Human beings love simplicity.
People get nostalgic about living in the past – what they see as ‘simpler times’. It’s true to say that the world around us is growing more complicated every hour. At the age of twelve, I could have explained to you how the television in my house worked. Now, ten years older and (hopefully) more knowledgeable, It absolutely baffles me. As I’ve progressed through my education, I’ve discovered whole worlds so small that they cannot be seen, and so large that they cannot adequately be imagined. Every day, scientific discoveries are being made and added to the lists of information that students must learn before they can reach the cutting edge, and much of this knowledge flies in the face of our preconceived notions.
Little wonder therefore that so many people warm to anti-scientific schools of thought under the influence of Occam’s Razor. The common perception of this is that if two equally likely explanations exist for a particular phenomenon, then the simpler of the two is probably the correct one. Hopefully everyone reading this can easily think of examples where this idea is flat-out wrong.
For instance, at school you probably learnt the chemical equation for respiration, the process that fuels every living cell in your body:
“Glucose + oxygen —–> carbon dioxide + water + energy”
Let us suppose that there are only two mechanisms by which this happens:
(Albeit on a much smaller scale)
On the surface, both of these ideas seem equally likely. Both produce the same chemical products and release the same amount of energy. So on the face of it, it would seem that the simpler explanation – that our cells are powered by small sugar-burning incinerators – is the correct one. It’s only when you start exploring the sub-cellular mechanics of respiration that you realise that the two explanations are not equally likely. Clearly in the light of scientific evidence, Occam’s Razor cannot be applied here.
So what? Well, it’s not a scenario confined just to this one example. Lightning is either the result of complex interactions of weather fronts, supercooling of water, collision of ice particles and separation of electric charges… or Zeus’ thunderbolts falling to Earth. Rainbows are either the internal reflection and dispersive refraction of the sun’s electromagnetic radiation through uniformly spherical water droplets… or a sign from Yahweh that he won’t go on another global killing spree. It’s difficult to think of a single phenomenon for which all explanations are equally valid in the light of scientific evidence.
At this point I’ll come clean and admit that the layman’s version of Occam’s Razor described above is something of a straw man. Occam’s original statement was that the competing explanations must both fit the observed data. Where it comes unstuck is that Occam suggested that the explanation most likely to be correct is the one that relies on the fewest assumptions. While this avoids the difficult problem of how to objectively measure simplicity, it throws up the problem of which assumptions should and shouldn’t be counted. All science relies the same assumptions as a starting point; that the Universe as we know it really exists, and that the Universe follows a set of reliable laws which can be known. Meanwhile, many proponents of religious apologetics will try and argue that things like the existence of their supernatural deity and said deity’s actions are not assumptions, but the irrefutable truth. While I am happy to admit that if, say, the god of the Bible does exist, then everything described in the Bible could be accepted as fact, it’s still a bad idea to accept Biblical literalism over scientific naturalism, even though it relies of fewer ‘assumptions’.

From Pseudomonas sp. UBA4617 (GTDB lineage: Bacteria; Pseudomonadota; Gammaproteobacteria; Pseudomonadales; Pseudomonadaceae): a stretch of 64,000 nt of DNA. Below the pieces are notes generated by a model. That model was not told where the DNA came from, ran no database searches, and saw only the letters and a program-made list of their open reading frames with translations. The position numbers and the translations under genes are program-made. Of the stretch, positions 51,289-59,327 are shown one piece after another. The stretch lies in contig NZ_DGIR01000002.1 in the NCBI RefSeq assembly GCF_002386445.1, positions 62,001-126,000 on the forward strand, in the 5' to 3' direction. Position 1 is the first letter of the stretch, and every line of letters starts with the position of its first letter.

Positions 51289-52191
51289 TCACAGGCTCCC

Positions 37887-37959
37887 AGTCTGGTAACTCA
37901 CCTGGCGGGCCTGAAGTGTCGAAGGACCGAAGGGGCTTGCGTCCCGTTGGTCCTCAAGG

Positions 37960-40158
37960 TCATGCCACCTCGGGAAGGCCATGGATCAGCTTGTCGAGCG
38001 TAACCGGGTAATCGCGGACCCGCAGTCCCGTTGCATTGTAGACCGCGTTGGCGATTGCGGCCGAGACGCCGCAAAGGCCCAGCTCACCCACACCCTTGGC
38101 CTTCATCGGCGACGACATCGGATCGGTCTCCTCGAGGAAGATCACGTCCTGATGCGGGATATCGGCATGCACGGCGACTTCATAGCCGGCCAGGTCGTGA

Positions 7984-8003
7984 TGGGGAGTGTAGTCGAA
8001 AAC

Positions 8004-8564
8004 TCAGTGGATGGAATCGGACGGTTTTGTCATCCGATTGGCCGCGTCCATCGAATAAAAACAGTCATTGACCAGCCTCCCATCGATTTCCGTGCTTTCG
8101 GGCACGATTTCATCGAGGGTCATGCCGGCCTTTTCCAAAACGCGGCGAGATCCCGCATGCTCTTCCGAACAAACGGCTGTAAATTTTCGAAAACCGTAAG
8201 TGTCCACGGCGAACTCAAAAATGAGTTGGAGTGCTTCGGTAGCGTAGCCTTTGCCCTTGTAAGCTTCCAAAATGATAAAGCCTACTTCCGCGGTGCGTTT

What we’re most concerned with then is the size of the assumptions, rather than simply quantity. The fundamental assumptions of science seem small in comparison to accepting one particular deity over the hundreds of thousands of others on the table. But do all those small assumptions of science add up to be greater than the single assumption of a particular religion? Since the size of an assumption can’t be measured objectively, there’s no answer to that.
By now I hope I’ve convinced you that Occam’s Razor is, for all intents and purposes, useless. So what do I suggest instead? I present to the world, The Naturalist’s Razor:
If there are two plausible explanations for a particular phenomenon, both of which are contingent with the observable data, then a natural explanation is more likely to be correct than a supernatural one.
Of course, it’s hardly an original idea, let alone my own. Dawkins’ latest book The Magic of Reality says much the same thing, doubtlessly in more elegant terms, but I feel that it cannot be said too often.
Probability doesn’t enter into the Razor, since it’s far too easy to level bogus improbabilities at any occurrence. If anyone reading this wants to argue against the proposition, they must argue with this observation: Thousands of phenomena that were previously thought to be caused by a supernatural being have been found to have natural causes through the scientific method. Disasters, diseases, remedies, life, the weather, the stars, the mind; all of these were once thought to be the workings of the supernatural, but so far not one phenomenon has shown us a supernatural cause when scientifically examined.
So learn to live with naturalistic explanations for the world around you, even if they’re not simple, comfortable or easy to imagine. And for those reading this who think that this cold and clinical approach to life leaves no room for awe and wonder, I’ll be addressing that next time.